Yes, they probably would. But only if the United States joined the trade pact under existing rules, and put aside any insistence of a big revamp that would undo years of tedious work.
Here’s the background: President Trump trashed the Trans-Pacific Partnership as a presidential candidate, calling it a “disaster,” and worse. Back then, Trump railed against anything that reeked of globalism, sensing, correctly, that a significant block of voters would reward this populist tack.
As president, however, Trump is looking for ways to gain economic leverage against China, as a way to win concessions allowing deeper penetration of American goods and services into the Chinese market. And Trump seems to have discovered that the TPP is, or was, one possible source of leverage. And on April 13, news leaked that Trump had asked his advisors to look into rejoining the deal, surprising investors who had grown accustomed to Trump’s economic nationalism.
The TPP—now transmogrified into the even wordier Comprehensive and Progressive Agreement for Trans-Pacific Partnership, or CPTPP (sorry!)—is a trade bloc consisting of 11 nations meant as an Asian counterweight to China’s growing heft. Its members—which include Japan, Australia, Canada, Mexico and other US allies—trade with each other, enjoying reduced barriers meant to boost economic activity in all directions.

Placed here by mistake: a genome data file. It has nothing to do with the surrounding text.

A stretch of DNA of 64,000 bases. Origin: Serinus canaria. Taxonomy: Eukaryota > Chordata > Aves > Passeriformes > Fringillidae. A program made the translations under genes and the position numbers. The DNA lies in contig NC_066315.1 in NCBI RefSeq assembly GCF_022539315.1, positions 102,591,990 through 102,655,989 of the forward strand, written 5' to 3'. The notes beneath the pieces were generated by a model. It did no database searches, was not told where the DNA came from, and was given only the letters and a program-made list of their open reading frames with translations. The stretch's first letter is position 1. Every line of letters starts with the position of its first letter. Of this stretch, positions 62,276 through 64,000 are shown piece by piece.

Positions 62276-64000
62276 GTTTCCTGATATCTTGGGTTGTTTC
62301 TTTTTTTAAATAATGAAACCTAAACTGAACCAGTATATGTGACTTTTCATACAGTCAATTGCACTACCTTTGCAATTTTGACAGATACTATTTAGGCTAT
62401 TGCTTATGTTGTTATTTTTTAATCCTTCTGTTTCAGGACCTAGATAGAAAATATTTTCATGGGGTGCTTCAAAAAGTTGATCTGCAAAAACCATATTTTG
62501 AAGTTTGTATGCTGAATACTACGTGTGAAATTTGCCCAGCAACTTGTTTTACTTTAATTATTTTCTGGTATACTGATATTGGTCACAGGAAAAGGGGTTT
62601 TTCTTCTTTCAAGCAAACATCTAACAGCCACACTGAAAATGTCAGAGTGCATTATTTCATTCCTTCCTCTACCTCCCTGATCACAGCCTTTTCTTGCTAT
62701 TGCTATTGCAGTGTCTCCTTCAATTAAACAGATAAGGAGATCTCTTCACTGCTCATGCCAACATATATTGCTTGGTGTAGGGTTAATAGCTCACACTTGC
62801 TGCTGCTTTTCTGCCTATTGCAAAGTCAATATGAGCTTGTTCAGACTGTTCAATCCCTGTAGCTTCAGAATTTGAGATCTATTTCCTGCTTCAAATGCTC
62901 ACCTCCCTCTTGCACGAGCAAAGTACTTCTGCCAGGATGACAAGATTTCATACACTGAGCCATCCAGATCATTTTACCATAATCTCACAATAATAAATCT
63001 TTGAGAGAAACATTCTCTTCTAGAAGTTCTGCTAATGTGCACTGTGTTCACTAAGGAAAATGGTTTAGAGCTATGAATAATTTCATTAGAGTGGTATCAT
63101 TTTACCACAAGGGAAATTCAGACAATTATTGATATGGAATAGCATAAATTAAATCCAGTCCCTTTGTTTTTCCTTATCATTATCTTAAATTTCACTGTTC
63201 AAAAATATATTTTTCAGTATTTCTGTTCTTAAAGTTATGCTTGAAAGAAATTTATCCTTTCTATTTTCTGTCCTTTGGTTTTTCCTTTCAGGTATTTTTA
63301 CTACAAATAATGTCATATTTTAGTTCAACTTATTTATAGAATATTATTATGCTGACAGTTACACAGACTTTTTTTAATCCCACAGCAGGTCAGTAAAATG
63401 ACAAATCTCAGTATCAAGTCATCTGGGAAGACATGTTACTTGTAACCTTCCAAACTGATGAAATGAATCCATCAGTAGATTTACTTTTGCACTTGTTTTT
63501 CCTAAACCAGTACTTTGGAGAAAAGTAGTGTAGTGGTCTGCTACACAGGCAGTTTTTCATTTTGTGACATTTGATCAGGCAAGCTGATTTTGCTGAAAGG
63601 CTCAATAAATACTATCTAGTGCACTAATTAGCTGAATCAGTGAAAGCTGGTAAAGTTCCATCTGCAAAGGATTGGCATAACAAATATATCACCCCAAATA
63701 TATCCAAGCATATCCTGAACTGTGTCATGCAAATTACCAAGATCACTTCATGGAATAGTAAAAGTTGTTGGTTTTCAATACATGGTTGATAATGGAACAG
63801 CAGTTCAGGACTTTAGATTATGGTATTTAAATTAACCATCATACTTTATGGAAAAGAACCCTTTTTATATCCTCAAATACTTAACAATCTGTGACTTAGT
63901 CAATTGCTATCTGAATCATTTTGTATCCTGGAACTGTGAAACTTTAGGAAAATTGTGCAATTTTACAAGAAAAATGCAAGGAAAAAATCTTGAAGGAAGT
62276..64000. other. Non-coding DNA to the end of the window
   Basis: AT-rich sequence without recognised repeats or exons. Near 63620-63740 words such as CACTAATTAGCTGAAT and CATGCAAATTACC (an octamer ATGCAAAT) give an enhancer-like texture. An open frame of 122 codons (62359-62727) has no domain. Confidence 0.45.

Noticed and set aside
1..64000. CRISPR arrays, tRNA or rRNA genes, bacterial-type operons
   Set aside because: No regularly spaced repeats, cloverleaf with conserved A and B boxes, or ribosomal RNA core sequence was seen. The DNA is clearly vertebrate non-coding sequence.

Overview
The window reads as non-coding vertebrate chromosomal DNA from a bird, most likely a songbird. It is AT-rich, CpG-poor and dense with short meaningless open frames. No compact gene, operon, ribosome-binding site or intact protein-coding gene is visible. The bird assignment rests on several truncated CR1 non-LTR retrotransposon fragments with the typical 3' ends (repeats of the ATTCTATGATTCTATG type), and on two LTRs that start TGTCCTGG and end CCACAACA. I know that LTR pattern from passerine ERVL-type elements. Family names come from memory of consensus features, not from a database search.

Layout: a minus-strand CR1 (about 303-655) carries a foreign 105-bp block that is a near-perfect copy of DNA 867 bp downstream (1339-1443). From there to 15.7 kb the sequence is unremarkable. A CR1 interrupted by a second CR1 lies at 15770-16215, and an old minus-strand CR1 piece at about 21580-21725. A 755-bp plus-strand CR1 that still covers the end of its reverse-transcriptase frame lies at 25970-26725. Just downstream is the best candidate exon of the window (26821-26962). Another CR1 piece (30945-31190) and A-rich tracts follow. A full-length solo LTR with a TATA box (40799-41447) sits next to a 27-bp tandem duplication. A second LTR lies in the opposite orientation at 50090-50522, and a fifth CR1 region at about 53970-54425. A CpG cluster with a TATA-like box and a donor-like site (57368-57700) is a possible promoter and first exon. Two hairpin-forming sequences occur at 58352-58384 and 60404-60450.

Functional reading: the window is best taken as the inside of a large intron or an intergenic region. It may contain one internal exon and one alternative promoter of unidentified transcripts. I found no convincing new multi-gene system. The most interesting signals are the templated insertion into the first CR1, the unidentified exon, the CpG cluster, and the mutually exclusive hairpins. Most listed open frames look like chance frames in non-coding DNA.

Trump, of course, doesn’t like multilateral trade agreements, preferring one-on-one deals instead. But the other members of the TPP—sorry, the CPTPP—are just fine with the multilateral approach.
But a few days after reconsidering the TPP, Trump reversed his reversal. “I don’t like the deal,” Trump tweeted on April 17. “Too many contingencies.”
The CPTPP went into effect earlier this year, and more countries, such as South Korea and the United Kingdom, are considering joining. So there might be an opportunity for America yet. All it may take is a president to make up his mind.
Rick Newman is the author of four books, including Rebounders: How Winners Pivot from Setback to Success. Follow him on Twitter: @rickjnewman